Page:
A new set of teeth a big present for one recent graduate

By - Bad Breath Expert

SUMMARY:  While some graduates are hoping for shiny new cars at graduation, Katie Westbrook is hoping for a new set of pearly whites. 

Posted: June 2, 2014

new set of teeth

While many recent high school graduates are excitedly anticipating college or a job, Concord, California, senior Katie Westbrook has a unique oral health event she's looking forward to: getting a new set of teeth.

Westbrook suffers from a condition called oculofaciocardiodental (OFCD) syndrome, which has caused her to have several surgeries, as well as go completely blind. She is also missing several of her teeth - according to the San Francisco Gate, she currently only has 17 teeth.

OFCD syndrome affects many systems of the body, including the eyes, facial features, cardiovascular system and oral health. Currently affecting one in 1 million people, the condition only occurs in females. This is due to OFCD being inherited through the x-chromosome - because males are only born with one X chromosome, the mutation is considered lethal in fetal development. 

While one of the main side effects of the syndrome is being born with a hole in your heart, OFCD also causes a delay in the loss of baby, or primary, teeth, missing teeth as well as extremely small teeth and defective tooth enamel, which can make the mouth much more susceptible to cavities as well as several other oral health issues.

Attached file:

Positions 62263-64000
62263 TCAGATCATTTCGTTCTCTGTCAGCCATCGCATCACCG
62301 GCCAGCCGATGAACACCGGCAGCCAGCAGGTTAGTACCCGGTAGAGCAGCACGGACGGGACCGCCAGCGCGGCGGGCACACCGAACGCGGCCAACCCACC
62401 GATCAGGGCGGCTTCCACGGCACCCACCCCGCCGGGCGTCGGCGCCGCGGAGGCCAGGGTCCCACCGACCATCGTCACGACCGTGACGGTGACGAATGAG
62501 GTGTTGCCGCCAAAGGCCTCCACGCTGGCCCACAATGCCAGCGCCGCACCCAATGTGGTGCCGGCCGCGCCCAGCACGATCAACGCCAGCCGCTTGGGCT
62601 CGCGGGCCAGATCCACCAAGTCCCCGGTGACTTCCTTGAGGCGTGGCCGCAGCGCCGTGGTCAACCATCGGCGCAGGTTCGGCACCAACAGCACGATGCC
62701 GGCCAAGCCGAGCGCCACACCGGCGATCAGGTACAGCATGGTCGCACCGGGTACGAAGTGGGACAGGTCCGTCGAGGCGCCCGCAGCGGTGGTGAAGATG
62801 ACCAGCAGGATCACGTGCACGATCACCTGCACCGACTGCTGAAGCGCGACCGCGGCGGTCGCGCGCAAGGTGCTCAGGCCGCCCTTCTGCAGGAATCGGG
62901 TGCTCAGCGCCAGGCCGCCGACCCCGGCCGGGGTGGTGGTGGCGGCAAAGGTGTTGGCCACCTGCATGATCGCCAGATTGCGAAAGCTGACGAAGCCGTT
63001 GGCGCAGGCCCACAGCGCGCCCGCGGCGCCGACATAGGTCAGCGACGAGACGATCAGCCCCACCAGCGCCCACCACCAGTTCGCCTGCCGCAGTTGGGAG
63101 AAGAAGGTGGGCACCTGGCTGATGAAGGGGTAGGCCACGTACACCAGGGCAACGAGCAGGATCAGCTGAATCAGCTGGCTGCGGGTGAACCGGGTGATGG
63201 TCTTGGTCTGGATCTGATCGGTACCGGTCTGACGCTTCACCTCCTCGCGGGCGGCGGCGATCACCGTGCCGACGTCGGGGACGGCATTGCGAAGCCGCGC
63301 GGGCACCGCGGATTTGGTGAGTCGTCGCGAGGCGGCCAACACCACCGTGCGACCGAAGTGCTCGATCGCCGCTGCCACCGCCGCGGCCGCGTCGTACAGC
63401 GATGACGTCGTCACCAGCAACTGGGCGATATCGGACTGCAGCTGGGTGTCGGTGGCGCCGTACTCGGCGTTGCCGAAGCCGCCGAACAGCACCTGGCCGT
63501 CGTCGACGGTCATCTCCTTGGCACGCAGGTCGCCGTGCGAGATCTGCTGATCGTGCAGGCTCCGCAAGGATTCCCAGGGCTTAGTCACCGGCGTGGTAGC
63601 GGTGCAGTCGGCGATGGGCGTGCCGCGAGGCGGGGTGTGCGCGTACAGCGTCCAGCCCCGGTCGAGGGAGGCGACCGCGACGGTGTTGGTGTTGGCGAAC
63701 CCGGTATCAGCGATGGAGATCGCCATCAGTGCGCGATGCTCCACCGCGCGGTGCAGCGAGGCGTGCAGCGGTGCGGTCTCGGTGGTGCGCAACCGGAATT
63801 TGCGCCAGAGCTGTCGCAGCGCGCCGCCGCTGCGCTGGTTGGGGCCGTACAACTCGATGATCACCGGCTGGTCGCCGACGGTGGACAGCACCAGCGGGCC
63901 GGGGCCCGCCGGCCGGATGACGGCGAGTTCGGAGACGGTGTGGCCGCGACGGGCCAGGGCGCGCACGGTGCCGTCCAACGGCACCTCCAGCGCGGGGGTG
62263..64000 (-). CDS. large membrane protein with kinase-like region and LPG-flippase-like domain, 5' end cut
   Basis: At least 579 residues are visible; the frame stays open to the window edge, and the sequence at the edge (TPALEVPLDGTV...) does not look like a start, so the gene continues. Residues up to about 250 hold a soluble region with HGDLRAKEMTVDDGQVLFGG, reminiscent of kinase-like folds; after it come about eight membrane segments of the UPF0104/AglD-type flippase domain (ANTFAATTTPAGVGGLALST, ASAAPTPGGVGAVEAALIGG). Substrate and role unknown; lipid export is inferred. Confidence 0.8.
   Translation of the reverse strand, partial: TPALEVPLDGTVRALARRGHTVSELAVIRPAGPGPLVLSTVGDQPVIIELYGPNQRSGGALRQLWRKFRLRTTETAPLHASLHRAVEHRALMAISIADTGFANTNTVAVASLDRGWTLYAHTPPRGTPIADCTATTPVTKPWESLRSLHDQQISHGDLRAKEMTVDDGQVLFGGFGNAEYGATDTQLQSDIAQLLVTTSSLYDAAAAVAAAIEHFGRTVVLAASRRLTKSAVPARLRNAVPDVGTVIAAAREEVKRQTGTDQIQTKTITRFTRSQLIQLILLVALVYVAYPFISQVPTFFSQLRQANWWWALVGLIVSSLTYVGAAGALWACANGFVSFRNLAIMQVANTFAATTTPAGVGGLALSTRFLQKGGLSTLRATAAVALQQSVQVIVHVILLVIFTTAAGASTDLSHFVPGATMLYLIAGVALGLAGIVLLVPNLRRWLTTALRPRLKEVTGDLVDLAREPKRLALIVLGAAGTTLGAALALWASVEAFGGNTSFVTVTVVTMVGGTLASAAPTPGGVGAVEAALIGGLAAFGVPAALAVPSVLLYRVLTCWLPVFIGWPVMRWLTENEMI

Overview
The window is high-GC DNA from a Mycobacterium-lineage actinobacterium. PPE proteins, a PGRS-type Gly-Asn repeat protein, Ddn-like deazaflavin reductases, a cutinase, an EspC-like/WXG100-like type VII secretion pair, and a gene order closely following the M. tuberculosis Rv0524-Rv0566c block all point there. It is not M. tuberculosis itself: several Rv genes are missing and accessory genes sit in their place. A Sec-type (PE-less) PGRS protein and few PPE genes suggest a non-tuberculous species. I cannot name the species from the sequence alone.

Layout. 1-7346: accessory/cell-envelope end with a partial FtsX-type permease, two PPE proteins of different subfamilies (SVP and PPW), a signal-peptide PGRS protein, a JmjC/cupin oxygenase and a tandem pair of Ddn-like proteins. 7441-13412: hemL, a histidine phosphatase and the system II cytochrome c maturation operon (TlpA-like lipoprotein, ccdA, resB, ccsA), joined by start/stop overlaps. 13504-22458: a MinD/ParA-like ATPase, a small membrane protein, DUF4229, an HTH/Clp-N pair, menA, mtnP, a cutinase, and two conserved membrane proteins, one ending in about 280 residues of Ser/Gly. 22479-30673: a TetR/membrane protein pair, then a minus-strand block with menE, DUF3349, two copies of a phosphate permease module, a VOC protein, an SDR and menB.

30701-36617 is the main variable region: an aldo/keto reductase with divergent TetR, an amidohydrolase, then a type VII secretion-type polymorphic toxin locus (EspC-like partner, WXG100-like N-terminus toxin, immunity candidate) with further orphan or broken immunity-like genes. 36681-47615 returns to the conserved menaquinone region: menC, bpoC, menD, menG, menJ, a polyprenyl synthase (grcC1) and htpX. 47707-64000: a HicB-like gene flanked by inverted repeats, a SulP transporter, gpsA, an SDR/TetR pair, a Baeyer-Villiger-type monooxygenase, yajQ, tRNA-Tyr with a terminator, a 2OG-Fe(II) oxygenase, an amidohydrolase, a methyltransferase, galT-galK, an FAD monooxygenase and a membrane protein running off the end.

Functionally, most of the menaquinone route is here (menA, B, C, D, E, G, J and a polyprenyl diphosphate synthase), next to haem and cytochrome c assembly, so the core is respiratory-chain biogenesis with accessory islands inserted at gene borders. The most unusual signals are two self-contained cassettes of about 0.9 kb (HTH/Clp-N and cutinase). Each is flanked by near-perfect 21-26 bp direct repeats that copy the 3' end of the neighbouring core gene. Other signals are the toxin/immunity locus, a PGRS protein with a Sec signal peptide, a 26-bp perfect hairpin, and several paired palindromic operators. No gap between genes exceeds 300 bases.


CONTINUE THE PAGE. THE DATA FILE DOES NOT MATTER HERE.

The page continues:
Westbrook hasn't let her oral health or other health conditions slow her down, however. Katie was part of student leadership in her school, and was also a member of her school choir.

Over the past year, Westbrook's mother, Jennifer, has been raising money for Katie to undergo a surgery that will give her a new smile. While some individuals get the procedure for purely cosmetic purposes, Katie's is being done for medical reasons as well: According to the Gate, the lack of tooth enamel and enlarged roots has made Katie more likely to be overcome with infections, some of which may stem from cavities, which could travel to her bloodstream and heart.

However, despite the procedure being largely health-related, the Westbrook's insurance will not cover the surgery, so Jennifer has been raising money through a GiveForward campaign called, "Give Katie a Super Smile!"

As of June 2, 2014, more than $17,400 has been raised for Katie's surgery, which her mom is considering her graduation present.

"The dental thing is critical for her health and for her self-esteem," Jennifer told the San Francisco Gate. "It's critical for her future, for employment. As a blind person if you can have a bright smile doors can open."

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